Let’s talk about the new Boos album, Eight. When we last spoke, in November 2021, ahead of the release of the last record, Keep On With Falling, which was released in March last year, you said you were more excited about the follow up, which was already written, and that you were already halfway through writing the album after that.
So, Eight’s coming out in June – you’ve already released the first single, Seeker, and the next song from it is called The Unconscious…
Sice: The Unconscious is a story about my psychoanalysis – it details that. I did full-on psychoanalysis for two years when I was in training. It was interesting, but not a great experience. It was very messy. It’s not the sort of counselling where you’re sitting and chatting – it’s almost like you’re talking into the ether and someone’s whispering in your ear. You’re on the couch and they’re sat behind you – you’re trying to iron out what comes up from the unconscious to be spoken about and they interpret it. It was a bit weird and cult-like – it brings up lots of fears and early childhood stuff that’s slightly out of memory. I would be driving home from it sometimes and I’d burst into tears but have no idea why. It’s powerful, but it’s hard work.
That’s heavy, but you got a song out of it…
Sice: Every cloud…
Seeker is a brassy pop song and it’s about love – finding someone who can be with you and support you…
‘I did full-on psychoanalysis for two years. It was very messy – a bit weird and cult-like’
Last year’s comeback single, A Full Syringe and Memories of You, was about euthanasia, so this one’s much lighter…
Sice: [Laughs] It’s bright and breezy. Lyrically, it’s Tim’s.
So, you’ve both written songs for this album?
Sice: It’s pretty much 50:50, but there are 13 songs on it, so there’s one extra of mine. Lyrically, Tim’s songs are about relationships whereas I tend to write about the self – the individual.
Does Rob write?
Sice: We’re trying to encourage him to – he does pitch in with ideas. He has written a set of lyrics and I’ve written something to go along with them, so that will probably appear. We’ve decided we’re going to shove out everything we’ve got and for the next album start again by being in the same room – we’ve never ever done that.
So, what does Eight sound like? The album before was pretty pop, so is the new one more left-field?
Sice: I think it is. There’s a lot more electronica on there and we’ve embraced the trumpet again a lot more. But we are still quite poppy. I was thinking about this – what’s the difference with the writing and with Martin not being here? I think it’s clean versus dirty – me and Tim prefer clean. We’ve always liked a bit of cleanliness about stuff, whereas Martin was always about the dirtiness and the griminess.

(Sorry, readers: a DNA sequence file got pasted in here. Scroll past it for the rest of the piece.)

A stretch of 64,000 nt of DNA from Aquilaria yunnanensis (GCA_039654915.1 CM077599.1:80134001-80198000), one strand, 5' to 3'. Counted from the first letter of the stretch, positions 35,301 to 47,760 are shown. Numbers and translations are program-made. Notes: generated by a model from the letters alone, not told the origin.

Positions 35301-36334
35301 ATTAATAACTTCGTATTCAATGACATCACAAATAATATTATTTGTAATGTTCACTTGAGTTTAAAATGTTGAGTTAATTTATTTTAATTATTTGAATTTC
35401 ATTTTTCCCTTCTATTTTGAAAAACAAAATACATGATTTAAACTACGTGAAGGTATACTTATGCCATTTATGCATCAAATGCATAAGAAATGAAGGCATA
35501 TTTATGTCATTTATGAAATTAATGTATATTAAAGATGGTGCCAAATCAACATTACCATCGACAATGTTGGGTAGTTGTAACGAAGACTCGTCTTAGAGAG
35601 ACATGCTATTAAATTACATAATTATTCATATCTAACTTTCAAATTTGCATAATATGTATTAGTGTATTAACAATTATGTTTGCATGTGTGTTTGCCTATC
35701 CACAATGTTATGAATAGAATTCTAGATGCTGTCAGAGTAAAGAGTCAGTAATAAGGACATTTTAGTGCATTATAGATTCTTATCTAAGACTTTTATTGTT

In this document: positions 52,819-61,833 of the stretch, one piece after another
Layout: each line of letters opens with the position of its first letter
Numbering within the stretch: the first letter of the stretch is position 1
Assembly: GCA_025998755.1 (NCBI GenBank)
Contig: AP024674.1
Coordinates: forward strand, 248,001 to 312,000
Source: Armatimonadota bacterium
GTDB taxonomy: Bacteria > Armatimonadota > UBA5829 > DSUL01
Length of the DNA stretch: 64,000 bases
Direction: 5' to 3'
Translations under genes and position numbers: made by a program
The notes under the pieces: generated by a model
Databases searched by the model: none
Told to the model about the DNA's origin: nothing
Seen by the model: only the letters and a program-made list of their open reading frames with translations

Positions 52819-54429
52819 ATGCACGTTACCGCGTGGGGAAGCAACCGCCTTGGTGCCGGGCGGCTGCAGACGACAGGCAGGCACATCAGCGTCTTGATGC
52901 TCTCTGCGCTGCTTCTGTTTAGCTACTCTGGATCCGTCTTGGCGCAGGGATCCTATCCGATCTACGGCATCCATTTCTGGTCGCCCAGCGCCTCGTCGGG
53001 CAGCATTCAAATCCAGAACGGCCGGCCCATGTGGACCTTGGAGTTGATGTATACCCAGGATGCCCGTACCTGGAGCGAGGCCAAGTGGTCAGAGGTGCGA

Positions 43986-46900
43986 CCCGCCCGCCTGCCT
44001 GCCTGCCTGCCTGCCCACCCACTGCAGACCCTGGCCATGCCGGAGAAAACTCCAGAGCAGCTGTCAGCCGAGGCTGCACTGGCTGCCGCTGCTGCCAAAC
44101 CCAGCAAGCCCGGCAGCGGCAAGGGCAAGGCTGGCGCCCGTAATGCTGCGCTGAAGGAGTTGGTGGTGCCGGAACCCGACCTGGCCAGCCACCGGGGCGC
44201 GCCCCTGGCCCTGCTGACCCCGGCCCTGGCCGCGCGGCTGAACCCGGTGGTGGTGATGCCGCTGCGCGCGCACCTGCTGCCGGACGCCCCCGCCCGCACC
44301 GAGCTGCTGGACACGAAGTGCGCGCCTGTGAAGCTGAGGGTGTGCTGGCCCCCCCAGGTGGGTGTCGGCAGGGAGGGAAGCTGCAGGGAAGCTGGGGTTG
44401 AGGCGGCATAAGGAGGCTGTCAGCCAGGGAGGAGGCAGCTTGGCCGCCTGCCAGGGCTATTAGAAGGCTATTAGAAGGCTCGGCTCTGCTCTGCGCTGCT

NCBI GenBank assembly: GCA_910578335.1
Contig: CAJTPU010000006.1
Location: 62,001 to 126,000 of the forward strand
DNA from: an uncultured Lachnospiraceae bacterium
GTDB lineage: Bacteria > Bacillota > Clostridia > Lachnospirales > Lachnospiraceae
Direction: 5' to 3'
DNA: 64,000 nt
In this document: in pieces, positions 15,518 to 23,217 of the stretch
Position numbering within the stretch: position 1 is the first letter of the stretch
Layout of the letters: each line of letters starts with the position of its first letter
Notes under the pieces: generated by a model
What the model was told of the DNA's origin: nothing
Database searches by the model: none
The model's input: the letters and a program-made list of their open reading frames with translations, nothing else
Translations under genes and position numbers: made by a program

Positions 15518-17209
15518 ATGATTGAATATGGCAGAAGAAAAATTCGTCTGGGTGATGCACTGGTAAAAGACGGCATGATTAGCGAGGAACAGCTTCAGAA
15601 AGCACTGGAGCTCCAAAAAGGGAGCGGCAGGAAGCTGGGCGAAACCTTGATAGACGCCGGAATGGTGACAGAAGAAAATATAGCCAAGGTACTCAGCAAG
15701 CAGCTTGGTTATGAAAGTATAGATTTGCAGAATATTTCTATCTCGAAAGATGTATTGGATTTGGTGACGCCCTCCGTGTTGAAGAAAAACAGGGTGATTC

‘There’s a lot more electronica on the new album and we’ve embraced the trumpet again’
This year, Giant Steps, turns 30. How do you feel about that?
Sice: It seems bizarre – I can remember that with Martin we did a mini-website for the 10-year anniversary and that didn’t seem like long ago…
So, Giant Steps is being reissued later this year?
Sice: Yeah – there’s a vinyl reissue.
What are your memories of making the album? The band self-produced it at Protocol Studios in Holloway Road, London, and it was a conscious decision to move away from the shoegaze sound of your earlier records, wasn’t it?
Sice: Yeah – totally. My memories of making it are really good. It was an enjoyable process. It’s really strange – looking back, we didn’t really realise how precarious our position with Creation was. We assumed everything was going to be okay – we were always fairly optimistic, so we didn’t know that the pressure was on for us to have a successful record.
‘When we were recording Giant Steps, we could do what we wanted – we had a sense of freedom and the choice of not having a producer was because it allowed us to do bonkers things’
The strange thing with Creation was we thought that we were joining the label of The Jesus and Mary Chain, My Bloody Valentine – completely underground bands – and then it shifted. I think Ride probably started it, when they started to get Top 10 singles – that was the expectation for every other band on the label.